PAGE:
Enjoy :)

echo "10 i 2 o $(date +"%H%M"|cut -b 1,2,3,4 --output-delimiter=' ') f"|dc|tac|xargs printf "%04d\n"|tr "01" ".*"
2010-11-24 23:49:21
User: unefunge
Functions: echo printf tr xargs
4

displays current time in "binary clock" format

(loosely) inspired by: http://www.thinkgeek.com/homeoffice/lights/59e0/

"Decoding":

8421

.... - 1st hour digit: 0

*..* - 2nd hour digit: 9 (8+1)

.*.. - 1st minutes digit: 4

*..* - 2nd minutes digit: 9 (8+1)

Prompt-command version:

PROMPT_COMMAND='echo "10 i 2 o $(date +"%H%M"|cut -b 1,2,3,4 --output-delimiter=" ") f"|dc|tac|xargs printf "%04d\n"|tr "01" ".*"'

cd /proc&&ps a -opid=|xargs -I+ sh -c '[[ $PPID -ne + ]]&&echo -e "\n[+]"&&tr -s "\000" " "<+/cmdline&&echo&&tr -s "\000\033" "\nE"<+/environ|sort'
1

Grabs the cmdline used to execute the process, and the environment that the process is being run under. This is much different than the 'env' command, which only lists the environment for the shell. This is very useful (to me at least) to debug various processes on my server. For example, this lets me see the environment that my apache, mysqld, bind, and other server processes have.

Here's a function I use:

aa_ps_all () { ( cd /proc && command ps -A -opid= | xargs -I'{}' sh -c 'test $PPID -ne {}&&test -r {}/cmdline&&echo -e "\n[{}]"&&tr -s "\000" " "<{}/cmdline&&echo&&tr -s "\000\033" "\nE"<{}/environ|sort&&cat {}/limits' ); }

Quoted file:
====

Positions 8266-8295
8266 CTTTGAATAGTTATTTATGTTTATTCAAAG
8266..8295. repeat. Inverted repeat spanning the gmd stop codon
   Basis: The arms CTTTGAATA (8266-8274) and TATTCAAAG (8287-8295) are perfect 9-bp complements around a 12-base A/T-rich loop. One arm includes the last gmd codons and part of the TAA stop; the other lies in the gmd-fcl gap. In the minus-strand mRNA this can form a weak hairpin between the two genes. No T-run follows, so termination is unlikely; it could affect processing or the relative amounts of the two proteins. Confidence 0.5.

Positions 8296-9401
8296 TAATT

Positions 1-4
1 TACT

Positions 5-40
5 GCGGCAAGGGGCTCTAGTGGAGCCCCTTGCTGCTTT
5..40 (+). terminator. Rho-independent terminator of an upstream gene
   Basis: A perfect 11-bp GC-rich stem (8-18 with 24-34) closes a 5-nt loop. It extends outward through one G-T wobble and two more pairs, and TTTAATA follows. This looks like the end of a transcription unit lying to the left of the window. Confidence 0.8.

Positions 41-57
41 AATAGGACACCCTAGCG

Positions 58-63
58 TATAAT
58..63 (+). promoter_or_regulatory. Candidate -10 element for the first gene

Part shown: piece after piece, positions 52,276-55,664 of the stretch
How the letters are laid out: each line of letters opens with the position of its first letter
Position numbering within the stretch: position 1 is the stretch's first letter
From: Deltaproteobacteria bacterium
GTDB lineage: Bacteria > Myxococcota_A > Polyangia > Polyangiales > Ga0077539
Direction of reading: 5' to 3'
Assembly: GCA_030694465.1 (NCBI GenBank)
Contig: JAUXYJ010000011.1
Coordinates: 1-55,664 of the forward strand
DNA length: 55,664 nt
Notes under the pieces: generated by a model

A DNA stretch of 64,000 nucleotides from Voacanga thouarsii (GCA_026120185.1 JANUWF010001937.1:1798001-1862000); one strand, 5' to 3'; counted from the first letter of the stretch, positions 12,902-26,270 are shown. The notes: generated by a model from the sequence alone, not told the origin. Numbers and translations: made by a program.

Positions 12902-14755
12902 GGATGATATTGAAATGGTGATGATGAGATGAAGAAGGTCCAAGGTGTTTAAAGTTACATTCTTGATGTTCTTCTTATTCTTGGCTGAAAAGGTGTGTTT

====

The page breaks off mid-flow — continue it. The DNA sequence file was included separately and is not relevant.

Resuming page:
From my .bash_profile at http://www.askapache.com/linux-unix/bash_profile-functions-advanced-shell.html

tr -cs A-Za-z '\n' | sort | uniq -ci
2010-10-20 04:12:58
Functions: sort tr uniq
Tags: sort uniq tr
0

Gives the same results as the command by putnamhill using nine less characters.

tr A-Z a-z | tr -cs a-z '\n' | sort | uniq -c
wget -qO - http://i18n.counter.li.org/ | grep 'users registered' | sed 's/.*\<font size=7\>//g' | tr '\>' ' ' | sed 's/<br.*//g' | tr ' ' '\0'
date | md5sum
pwgen 30
tr -cd '[:alnum:]' < /dev/urandom | fold -w30 | head -n1
echo "tee can split a pipe in two"|tee >(rev) >(tr ' ' '_')
2010-08-14 20:38:59
User: axelabs
Functions: echo tee tr
33

Tee can be used to split a pipe into multiple streams for one or more process to work it. You can add more " >()" for even more fun.